Premier Service Medical Investments (PSMI) has been ordered out of its rented premises in Harare for failing to clear rental arrears totalling US$684,298.
PSMI was taken to court in March by a local real estate company, Gilchrist and Cooksey Private Limited, after failing to pay rent and council rates. The High Court judge, David Mangota, upheld the request by Gilchrist and ordered PSMI to vacate the property and pay the outstanding arrears.
The court order directed PSMI to vacate the property within 48 hours, failure of which the Sheriff of the High Court was directed to evict the respondent. Additionally, PSMI was ordered to pay the sum of US$67,686 in arrears due to Gilchrist from January to December 2022, and the sum of $799,089 in council rates due from January to December 2022. Reads a recent court order:
The respondent or anyone who claims occupation through it is and is hereby ordered to vacate from property No. 29B of Cnr Speke Avenue/ J. Nyerere Way within 48 hours of this order.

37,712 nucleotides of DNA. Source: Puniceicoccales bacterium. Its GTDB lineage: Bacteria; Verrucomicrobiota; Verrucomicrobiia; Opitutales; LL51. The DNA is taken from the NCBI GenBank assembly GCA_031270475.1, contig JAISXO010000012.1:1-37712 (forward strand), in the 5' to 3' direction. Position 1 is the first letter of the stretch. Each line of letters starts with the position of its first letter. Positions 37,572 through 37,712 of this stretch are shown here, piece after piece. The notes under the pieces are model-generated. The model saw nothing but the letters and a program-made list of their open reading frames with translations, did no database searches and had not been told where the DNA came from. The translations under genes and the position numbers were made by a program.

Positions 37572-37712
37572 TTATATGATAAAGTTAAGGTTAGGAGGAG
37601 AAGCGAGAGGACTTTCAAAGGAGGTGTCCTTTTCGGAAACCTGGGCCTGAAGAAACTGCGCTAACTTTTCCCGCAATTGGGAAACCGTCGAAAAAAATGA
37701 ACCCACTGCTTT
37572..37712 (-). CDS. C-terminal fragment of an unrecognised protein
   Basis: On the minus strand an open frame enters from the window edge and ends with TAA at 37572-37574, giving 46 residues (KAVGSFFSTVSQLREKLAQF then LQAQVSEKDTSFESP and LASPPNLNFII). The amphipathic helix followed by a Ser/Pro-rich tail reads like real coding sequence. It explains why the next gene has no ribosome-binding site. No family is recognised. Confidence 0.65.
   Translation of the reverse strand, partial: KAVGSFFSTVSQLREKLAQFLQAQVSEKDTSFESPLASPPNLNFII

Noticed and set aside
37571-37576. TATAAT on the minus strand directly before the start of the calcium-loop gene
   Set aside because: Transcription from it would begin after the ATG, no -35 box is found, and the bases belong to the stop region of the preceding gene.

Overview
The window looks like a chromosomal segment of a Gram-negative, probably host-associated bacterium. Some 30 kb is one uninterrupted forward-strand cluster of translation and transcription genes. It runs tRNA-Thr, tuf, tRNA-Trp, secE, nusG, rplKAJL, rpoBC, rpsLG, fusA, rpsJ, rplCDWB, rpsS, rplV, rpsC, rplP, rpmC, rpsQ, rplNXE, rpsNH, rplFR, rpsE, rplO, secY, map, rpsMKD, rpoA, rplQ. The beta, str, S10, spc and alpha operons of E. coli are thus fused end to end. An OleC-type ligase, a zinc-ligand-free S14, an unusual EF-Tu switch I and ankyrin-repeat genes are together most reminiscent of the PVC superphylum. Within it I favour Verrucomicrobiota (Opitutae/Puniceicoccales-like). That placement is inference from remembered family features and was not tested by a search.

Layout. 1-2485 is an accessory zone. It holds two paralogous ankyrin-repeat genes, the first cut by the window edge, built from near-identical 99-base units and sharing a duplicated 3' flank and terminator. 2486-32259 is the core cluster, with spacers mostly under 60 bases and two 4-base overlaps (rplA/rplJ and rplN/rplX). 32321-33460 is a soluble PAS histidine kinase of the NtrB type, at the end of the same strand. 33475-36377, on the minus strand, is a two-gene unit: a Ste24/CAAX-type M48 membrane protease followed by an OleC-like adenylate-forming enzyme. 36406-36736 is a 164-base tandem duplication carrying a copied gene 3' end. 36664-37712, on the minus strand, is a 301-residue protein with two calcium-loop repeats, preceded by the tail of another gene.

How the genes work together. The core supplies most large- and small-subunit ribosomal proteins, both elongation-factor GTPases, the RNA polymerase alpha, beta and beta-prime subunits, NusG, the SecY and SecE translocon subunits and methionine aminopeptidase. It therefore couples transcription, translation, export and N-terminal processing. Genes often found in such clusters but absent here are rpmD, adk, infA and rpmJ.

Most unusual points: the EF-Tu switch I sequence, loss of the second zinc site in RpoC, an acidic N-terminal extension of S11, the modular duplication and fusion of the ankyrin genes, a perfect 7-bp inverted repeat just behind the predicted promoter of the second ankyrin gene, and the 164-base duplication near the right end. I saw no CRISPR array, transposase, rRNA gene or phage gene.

Failure of which, the Sheriff of the High Court is hereby directed to evict the respondent.
The respondent be and is hereby ordered to pay the applicant the sum of US$67,686 or equivalent at interbank rate on the date of payment being arrears due to plaintiff from January 2022 to December 2022.
The respondent be and is hereby ordered to pay the sum of $799,089 being council rates due from January 2022 to December 2022 for the said property.
The court papers show that Gilchrist and PSMI entered into a lease agreement in July 2021, which expired on December 31, 2022. Despite several demands from Gilchrist, PSMI refused to move out and failed to pay the monthly rentals and council rates.
PSMI is a subsidiary of the Premier Service Medical Aid Society (PSMAS) which has been embroiled in corruption, including the 2013 salary scandal involving former CEO Dr. Cuthbert Dube. Dube allegedly earned half a million dollars every month and received allowances equivalent to his monthly basic salary of US$230,000, plus a bonus of over US$1 million. The annual wage bill for the top 15 PSMAS executives was US$18.6 million, with Dube taking more than a third of that total.
The salaries paid to the top PSMAS bosses could have been used to save and alleviate the suffering of more than 61,111 people suffering from HIV and AIDS by purchasing ARVs every month. These salaries were paid out of medical aid funds contributed by civil servants earning an average of US$350 per month (at that time), while Dube earned US$500,000 monthly. PSMAS has never recovered since then.